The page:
Lou said...

Those merry go round questions!! We do spend so much time on them, and they simply don't matter. "It is what it is", but our natural instinct is to get answers...

"And along the way I can learn from every life experience" That's the bottom line, and sharing your E,S, and H here is great.

Cathy |Treatment Talk said...

Hi Lisa,

I could so relate to every word of your post. It is challenging to find yourself in this situation. I know I spent time questioning myself and wondering why this happened. I resented sitting in my first Al-Anon meeting. I also realized I had to let go of my expectations. They weren't happening, and probably never would. So glad your son is in rehab. My daughter did finish rehab and I am happy to share that she is doing well today. There is hope you your son as well. My best to you!

DDD said...

Great post, Lisa. It's so strange. Your child being an addict is something you think could NEVER happen to you. Then, all of a sudden, it happens. And the life you envisioned for your child becomes a thing of the past. And you wonder why and how it happened. Just remember... You didnt cause it, you can't control it, and you can't cure it. One day at at a time...both for the addict and the addict's loved ones. I wish you and your family--especially your son--the best. I will say a prayer for you today.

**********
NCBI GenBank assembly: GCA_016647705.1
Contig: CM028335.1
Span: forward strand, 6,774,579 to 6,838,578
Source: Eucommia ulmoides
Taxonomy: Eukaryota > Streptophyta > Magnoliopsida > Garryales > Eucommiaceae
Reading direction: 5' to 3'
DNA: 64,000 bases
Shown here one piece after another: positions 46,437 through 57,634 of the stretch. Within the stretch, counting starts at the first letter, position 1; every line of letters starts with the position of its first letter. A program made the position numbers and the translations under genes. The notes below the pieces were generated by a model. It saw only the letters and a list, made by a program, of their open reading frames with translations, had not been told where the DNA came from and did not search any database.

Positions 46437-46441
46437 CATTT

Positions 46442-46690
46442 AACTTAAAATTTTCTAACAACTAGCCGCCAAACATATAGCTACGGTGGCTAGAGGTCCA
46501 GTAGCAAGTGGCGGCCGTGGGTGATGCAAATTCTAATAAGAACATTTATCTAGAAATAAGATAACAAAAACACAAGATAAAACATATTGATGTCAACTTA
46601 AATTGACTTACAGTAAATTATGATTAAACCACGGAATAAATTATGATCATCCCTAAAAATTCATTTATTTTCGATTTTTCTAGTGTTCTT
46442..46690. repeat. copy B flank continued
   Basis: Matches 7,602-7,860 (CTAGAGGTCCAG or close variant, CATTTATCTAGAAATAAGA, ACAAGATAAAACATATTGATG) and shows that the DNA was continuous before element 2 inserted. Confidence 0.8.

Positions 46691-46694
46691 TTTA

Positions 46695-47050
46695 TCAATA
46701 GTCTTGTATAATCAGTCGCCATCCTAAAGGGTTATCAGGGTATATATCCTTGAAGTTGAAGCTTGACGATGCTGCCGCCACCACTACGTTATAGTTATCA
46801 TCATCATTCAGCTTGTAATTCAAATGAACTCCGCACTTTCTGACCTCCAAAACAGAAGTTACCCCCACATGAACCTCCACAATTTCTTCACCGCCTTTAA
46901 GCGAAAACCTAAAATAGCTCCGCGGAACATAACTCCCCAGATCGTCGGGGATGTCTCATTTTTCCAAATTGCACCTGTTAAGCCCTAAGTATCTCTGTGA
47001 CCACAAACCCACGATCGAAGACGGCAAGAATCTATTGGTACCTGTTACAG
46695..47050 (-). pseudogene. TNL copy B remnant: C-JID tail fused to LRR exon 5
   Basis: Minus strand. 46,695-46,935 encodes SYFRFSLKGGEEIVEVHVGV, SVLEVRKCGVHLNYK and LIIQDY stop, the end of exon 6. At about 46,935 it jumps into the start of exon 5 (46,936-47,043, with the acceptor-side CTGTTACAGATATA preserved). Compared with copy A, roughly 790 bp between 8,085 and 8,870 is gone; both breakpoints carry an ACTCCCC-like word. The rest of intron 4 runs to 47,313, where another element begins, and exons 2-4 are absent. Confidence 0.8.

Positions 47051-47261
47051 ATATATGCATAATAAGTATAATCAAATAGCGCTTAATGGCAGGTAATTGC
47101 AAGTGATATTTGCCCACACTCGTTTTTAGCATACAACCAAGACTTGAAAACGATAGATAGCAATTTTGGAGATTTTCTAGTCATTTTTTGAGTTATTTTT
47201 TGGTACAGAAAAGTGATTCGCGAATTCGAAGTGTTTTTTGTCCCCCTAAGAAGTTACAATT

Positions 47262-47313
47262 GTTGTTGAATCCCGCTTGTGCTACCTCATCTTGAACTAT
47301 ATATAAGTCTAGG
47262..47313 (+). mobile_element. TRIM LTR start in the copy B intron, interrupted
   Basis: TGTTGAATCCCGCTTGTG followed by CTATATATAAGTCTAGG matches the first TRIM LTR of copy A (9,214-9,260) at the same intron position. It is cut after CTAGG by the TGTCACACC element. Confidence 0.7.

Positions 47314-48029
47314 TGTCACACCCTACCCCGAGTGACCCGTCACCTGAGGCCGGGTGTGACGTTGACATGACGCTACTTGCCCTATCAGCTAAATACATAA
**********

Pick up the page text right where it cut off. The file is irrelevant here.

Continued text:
Tom said...

You are on the right road choosing acceptance. I have seen many get better, myself included. I was in rehab multiple times but thank God it finally clicked. Keep being an optimist!

Allyson said...

Hi Lisa,
I'm glad to hear that your son is clean now and I hope he stays that way.

I'd like to suggest one resource to support and inspire his recovery -- it's a mobile app called Today's Step: Recovery. You can learn more about it at www.todaysstep.com. If he doesn't have a phone, he can still get the email, which has inspiring quotes, stories, and health tips.

Best wishes...
Allyson

Syd said...

Thanks for the post, Lisa. I don't have children but appreciate the difficulty in letting go of someone who is loved so deeply.

lori said...

Lisa, I feel like I could just erase your name and sign mine. Not that I could have said it as eloquently, but I sure have the same questions. Thank you for this. I'm just beginning the acceptance part and the learning part.
And thanks Ron for posting this. I've found your blog recently and it's been such a help to me.

Nan said...

I always thought that by teaching our kids about drugs and alcohol and not be drinkers our selves that our kids would be fine. Not so for my oldest son. I am truly lost in this new role I have of being a parent to an alcoholic. I am sad, scared I worry every time the phone rings. I feel alone because no one I know have this problem.

R Johnson said...

Thank you for your honesty as you've described the unwanted journey your son's addiction has put you on. Many will be helped because you are willing to share. Although drug addiction recovery is absolutely possible and there is hope for all who are on this journey, it is also important to know that it is a process.